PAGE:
Program gives new teachers time to earn while they learn

Program gives new teachers time to earn while they learn

(Calif.) Perhaps as much as any of his colleagues in district administration, John Glover, founder and CEO of a small network of charter schools in east San Jose, has a tough time filling teacher vacancies.

For one, California is suffering with a shortage of well-trained and fully credentialed teachers, and as a charter school serving a largely low-income community with a lot of English learners—candidates are hard to come by. The second problem is the cost of housing in the Bay Area.

“I read someplace that the median price of a home in the U.S. is about $197,500 which is the same as the median down payment on a house in San Jose,” he said in an interview. “So we had to get creative when we thought about the teacher pipeline.”

Glover’s answer for Alpha Public Schools, which serves about 1,600 K-12 students at four sites, was to establish a novel two-year teacher residency program.

They started the program two years ago by recruiting individuals living within the east San Jose community that had an interest in becoming a teacher and may have already been working in a classroom. Applicants work full-time at an Alpha school during the day and at night take preparation classes at the REACH Institute, based in Oakland.

The program started with a class of four in 2015-16. This year, Alpha has 10 residency teachers. A key part of the program, Glover said, was assigning each resident teacher with a veteran, mentor teacher who would share the classroom for an entire school term.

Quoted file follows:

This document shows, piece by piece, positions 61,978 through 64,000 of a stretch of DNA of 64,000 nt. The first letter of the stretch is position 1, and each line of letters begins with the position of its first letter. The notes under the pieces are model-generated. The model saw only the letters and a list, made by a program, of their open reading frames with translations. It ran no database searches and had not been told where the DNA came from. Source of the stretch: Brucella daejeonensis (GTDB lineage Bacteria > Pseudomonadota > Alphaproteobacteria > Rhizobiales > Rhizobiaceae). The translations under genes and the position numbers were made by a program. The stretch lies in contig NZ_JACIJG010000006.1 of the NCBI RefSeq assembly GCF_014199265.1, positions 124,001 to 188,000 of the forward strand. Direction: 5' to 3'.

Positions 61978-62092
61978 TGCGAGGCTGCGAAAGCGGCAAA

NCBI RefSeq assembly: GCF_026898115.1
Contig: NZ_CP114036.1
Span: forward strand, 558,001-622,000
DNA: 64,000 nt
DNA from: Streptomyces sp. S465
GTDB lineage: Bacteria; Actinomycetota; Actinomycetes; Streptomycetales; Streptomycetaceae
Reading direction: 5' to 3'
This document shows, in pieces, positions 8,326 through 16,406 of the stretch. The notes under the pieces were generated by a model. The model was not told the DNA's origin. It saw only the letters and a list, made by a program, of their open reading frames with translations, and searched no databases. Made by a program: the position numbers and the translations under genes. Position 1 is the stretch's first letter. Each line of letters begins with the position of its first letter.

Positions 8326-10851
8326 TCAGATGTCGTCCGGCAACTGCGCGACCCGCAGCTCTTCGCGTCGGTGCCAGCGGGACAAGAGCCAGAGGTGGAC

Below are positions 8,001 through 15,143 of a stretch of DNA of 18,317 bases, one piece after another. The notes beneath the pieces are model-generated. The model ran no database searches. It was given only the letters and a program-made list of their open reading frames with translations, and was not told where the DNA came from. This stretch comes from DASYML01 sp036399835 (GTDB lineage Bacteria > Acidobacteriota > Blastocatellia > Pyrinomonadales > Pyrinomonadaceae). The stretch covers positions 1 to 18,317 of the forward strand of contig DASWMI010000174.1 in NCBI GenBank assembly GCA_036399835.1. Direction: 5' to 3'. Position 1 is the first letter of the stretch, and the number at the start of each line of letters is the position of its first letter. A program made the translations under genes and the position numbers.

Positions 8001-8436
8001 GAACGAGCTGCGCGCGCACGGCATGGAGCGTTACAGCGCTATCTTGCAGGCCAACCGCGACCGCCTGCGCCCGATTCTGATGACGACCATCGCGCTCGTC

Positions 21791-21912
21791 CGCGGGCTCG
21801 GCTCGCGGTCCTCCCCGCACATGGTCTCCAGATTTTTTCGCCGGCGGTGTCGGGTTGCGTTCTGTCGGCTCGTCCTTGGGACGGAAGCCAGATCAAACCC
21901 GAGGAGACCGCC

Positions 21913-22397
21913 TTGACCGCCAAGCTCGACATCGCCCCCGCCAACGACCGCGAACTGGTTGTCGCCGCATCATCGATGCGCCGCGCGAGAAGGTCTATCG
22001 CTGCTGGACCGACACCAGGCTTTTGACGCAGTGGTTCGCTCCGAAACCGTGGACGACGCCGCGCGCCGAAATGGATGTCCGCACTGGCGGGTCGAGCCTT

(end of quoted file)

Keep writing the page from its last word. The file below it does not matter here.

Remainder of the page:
“At the beginning of the year, the resident teacher would be doing a lot of observing or maybe working with small groups of students rather than a full class,” he explained. “Over time, it becomes more of a co-teaching environment. The lead teacher would always be in the room, sometimes teaching, sometimes observing.”

The inability of many districts to fill teacher vacancies has forced administrators to hire educators that are not fully credentialed. Last year, the state issued more than 10,000 intern credentials, permits and waivers to help districts close the gap.

Part of the problem is that college-age students do not seem to be as attracted to the teaching profession today as they had in the past. Before the recession in 2008, as many as 50,000 students were enrolled in California teacher preparation classes. Last year only about half the number were working toward a degree and certification.

Hiring is especially difficult for districts that need math and science teachers as well as those qualified to teach students with disabilities.

The Alpha project is being supported by grants from the Charles and Helen Schwab Foundation and the Sobrato Family Foundation, but Glover said the charter has taken on some of the expenses as well.

Although the program isn’t specifically aimed at existing classroom employees like paraprofessionals, the classified employees are coveted applicants.

Just this month, the California Commission on Teacher Credentialing finalized $20 million in grants to support current school employees in the pursuit of a teaching credential.

Public policy experts have long identified classified employees as a potential source of new teachers because many already have some post-secondary training and many also have shown a commitment to serving children.

The CTC awarded grant money under this category to 25 programs, which will be used to help individuals pay for tuition and related training costs.